When fasting isn’t a choice – voices from Zimbabwe

7 March 2018

You may be giving up your favourite food this Lent or abstaining from meat on Fridays, but in many countries around the world, fasting is not a choice.

Statistics about hunger and malnutrition are shocking - it is expected that more than 300 children will die from malnutrition just in the next hour.

It can be hard to see past these overwhelming figures.

Donate to the CAFOD Lent Appeal today

So what is life really like for the millions who go hungry?

Three people from Zimbabwe share the reality of hunger in their everyday lives.

Marian – hunger makes me afraid

Marian Magumise outside her home in Zimbabwe

Marian - hunger makes me afraid

There have been whole years where my family haven’t had enough food.

On those days, I’d wake up and put water on the fire with the hope that I’d find something to cook for breakfast.

I felt hungry. I had no strength and no power in my body. I was shivering like someone with malaria.

And I thought, if I’m feeling hungry, what about my children? It must be worse for them.

My children were thin. Sometimes their hair was thin as well. They were tired and unhappy. They stopped playing. I was very afraid.

Watch how Marian’s life changed with CAFOD’s support:

Peter – I’m always thinking about the next meal

Peter Mudzemeti outside his home in Zimbabwe

Peter - I'm always thinking about the next meal

I wake up at 4am. The first thing I think is: “Where should I go to help my family survive?”

I go to the fields in search of work. If I’m lucky, I’ll get casual labour on a nearby farm. Maybe removing trees or digging manure. It’s hard work.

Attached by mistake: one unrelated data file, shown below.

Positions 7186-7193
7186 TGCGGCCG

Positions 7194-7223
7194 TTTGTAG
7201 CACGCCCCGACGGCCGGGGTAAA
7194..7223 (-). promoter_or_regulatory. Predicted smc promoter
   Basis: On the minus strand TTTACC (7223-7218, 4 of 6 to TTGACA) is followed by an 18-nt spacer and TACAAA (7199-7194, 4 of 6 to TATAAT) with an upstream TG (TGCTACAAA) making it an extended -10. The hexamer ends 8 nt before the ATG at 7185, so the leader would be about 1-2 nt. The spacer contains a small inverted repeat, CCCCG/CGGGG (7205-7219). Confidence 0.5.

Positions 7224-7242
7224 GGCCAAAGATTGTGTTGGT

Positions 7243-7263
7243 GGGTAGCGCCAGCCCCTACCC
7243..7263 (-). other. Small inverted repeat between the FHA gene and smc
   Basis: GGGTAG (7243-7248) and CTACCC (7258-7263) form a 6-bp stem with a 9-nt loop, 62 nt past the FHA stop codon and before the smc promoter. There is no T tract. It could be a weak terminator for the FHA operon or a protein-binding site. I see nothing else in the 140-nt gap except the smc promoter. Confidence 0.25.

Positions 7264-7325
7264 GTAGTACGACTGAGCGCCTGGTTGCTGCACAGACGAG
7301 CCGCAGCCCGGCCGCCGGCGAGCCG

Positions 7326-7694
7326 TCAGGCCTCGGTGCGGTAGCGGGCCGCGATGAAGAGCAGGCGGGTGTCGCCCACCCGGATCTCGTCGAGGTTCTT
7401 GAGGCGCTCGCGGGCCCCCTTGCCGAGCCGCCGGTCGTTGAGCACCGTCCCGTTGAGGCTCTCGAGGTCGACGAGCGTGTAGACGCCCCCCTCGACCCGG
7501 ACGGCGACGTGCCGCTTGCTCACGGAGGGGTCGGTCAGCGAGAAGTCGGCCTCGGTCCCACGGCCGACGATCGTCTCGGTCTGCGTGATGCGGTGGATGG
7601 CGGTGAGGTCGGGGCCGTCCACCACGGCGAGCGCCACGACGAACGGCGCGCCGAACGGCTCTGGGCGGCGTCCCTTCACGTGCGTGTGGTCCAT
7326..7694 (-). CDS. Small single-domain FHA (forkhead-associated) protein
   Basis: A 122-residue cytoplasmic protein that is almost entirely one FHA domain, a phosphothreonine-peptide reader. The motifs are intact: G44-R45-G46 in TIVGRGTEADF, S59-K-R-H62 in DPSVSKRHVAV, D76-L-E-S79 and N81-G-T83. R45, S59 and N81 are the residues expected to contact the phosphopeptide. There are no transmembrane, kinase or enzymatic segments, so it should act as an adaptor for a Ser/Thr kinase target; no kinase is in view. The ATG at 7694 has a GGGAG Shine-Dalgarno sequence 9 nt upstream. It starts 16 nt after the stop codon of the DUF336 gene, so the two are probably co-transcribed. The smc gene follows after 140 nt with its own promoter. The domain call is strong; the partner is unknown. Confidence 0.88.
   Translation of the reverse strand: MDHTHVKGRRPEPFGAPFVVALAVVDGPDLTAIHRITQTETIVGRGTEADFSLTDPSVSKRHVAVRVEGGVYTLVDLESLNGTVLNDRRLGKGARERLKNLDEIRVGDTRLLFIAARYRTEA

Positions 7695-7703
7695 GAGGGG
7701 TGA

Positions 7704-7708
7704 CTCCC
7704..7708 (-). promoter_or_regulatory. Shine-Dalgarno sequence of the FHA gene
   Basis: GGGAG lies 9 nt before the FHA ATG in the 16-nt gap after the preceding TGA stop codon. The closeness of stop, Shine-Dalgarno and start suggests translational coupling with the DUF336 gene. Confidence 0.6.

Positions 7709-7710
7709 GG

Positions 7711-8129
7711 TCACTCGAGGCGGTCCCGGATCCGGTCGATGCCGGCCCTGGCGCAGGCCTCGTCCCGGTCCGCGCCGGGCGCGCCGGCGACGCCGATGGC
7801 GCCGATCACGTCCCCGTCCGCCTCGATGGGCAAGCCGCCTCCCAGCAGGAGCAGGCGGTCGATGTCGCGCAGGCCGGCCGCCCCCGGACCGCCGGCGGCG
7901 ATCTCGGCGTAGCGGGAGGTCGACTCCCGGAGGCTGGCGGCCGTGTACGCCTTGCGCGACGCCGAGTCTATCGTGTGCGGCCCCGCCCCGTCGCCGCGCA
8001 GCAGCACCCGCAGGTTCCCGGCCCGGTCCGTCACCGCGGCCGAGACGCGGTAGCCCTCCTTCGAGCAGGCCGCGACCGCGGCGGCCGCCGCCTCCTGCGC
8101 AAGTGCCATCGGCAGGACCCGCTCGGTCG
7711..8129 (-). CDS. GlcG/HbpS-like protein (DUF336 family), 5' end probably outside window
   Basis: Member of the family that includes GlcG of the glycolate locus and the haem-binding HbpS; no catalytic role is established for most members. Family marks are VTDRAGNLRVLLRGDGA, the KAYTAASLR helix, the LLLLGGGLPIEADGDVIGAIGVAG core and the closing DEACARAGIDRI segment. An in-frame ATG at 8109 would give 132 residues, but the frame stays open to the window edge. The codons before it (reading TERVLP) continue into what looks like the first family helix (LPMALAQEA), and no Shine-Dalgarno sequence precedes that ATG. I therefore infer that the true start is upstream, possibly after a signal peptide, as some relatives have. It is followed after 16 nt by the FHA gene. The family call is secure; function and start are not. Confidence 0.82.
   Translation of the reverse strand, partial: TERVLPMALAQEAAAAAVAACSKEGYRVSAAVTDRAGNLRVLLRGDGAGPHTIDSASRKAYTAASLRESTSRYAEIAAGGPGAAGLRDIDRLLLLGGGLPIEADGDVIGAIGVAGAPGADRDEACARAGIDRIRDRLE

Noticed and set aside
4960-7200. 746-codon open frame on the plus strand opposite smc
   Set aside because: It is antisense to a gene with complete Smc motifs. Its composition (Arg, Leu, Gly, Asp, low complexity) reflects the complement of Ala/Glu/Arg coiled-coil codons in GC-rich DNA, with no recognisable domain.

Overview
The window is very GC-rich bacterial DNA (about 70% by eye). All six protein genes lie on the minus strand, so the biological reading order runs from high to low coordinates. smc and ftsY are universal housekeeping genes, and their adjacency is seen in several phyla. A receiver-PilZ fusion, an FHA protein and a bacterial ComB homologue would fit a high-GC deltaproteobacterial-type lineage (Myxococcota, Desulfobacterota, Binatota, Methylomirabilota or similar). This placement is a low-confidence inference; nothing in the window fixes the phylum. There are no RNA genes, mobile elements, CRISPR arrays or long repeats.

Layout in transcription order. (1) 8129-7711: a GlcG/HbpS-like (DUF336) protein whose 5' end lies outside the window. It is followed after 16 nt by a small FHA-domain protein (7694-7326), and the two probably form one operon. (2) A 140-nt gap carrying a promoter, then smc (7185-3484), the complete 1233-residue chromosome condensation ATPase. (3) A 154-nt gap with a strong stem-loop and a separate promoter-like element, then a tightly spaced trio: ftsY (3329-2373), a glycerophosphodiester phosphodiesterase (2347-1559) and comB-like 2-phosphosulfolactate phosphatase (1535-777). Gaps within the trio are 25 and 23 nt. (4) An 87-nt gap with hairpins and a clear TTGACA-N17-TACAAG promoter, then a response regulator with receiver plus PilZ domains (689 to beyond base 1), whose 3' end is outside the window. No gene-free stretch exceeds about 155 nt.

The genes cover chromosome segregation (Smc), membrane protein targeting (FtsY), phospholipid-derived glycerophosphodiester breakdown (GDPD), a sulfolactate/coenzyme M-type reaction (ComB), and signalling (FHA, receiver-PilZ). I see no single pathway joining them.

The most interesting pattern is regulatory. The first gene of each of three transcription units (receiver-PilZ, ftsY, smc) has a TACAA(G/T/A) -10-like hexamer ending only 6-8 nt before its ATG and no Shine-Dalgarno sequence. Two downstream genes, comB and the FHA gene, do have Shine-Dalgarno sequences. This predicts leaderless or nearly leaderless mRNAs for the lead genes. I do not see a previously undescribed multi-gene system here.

They pay me with whatever they have. If they have cash, I get $5 per day. This can help buy food.

When I do get food, then I start thinking about the next day. I’m always thinking about the next meal. There are times when I feel desperate.

Donate to help Peter grow a vegetable garden

Memory – my students fall asleep in class

Memory Sakuhuni outside Simatelele Secondary School, Zimbabwe

Memory - my students fall asleep in class

Hunger in the community is affecting our learners here at school.

Some children only come to school two or three days a week, because they are hungry and weak. A lot of them walk to school from very far away. So they stay home because they’re too hungry.

Those who do come to school will not be interested in playing with others. They lose concentration in class. Some fall asleep. They’re very quiet, you know? Morale is low.

Meet two of Memory’s students:

The food problem is causing students to starve. I see diseases like kwashiorkor, especially in the young ones. This type of malnutrition makes them skinny and stunts their growth. The stunting even affects the brain and their school performance is poor.

Just £6 can train a health worker to weigh and measure babies to check for malnutrition

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